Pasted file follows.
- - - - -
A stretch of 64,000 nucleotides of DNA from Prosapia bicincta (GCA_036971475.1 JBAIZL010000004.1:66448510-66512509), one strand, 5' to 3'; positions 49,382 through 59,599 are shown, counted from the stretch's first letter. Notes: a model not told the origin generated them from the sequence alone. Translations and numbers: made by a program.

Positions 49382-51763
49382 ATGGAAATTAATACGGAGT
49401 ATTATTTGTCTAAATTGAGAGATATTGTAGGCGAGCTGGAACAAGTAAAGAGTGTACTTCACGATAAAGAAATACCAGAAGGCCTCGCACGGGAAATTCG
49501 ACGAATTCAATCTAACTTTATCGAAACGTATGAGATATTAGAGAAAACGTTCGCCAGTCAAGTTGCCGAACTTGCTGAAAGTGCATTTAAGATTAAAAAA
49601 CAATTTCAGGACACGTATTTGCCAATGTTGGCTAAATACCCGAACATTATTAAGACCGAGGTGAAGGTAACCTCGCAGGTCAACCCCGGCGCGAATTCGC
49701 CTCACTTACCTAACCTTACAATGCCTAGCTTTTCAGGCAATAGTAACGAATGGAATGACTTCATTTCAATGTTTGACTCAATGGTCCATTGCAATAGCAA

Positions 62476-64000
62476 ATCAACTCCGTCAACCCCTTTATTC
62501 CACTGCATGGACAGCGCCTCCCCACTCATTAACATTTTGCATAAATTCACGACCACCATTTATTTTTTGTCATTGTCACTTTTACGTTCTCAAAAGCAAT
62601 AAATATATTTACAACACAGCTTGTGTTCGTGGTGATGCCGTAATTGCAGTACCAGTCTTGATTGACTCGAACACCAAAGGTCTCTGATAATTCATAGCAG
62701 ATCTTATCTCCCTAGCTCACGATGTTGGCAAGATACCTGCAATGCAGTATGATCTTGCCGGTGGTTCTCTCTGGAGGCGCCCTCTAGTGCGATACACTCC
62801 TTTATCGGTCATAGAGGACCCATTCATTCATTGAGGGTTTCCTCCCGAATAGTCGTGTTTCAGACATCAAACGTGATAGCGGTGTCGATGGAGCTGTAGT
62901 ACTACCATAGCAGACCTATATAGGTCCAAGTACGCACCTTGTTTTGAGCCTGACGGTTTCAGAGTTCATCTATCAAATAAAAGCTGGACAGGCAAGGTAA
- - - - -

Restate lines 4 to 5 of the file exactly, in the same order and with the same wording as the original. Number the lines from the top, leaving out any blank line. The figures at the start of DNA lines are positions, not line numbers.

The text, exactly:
49401 ATTATTTGTCTAAATTGAGAGATATTGTAGGCGAGCTGGAACAAGTAAAGAGTGTACTTCACGATAAAGAAATACCAGAAGGCCTCGCACGGGAAATTCG
49501 ACGAATTCAATCTAACTTTATCGAAACGTATGAGATATTAGAGAAAACGTTCGCCAGTCAAGTTGCCGAACTTGCTGAAAGTGCATTTAAGATTAAAAAA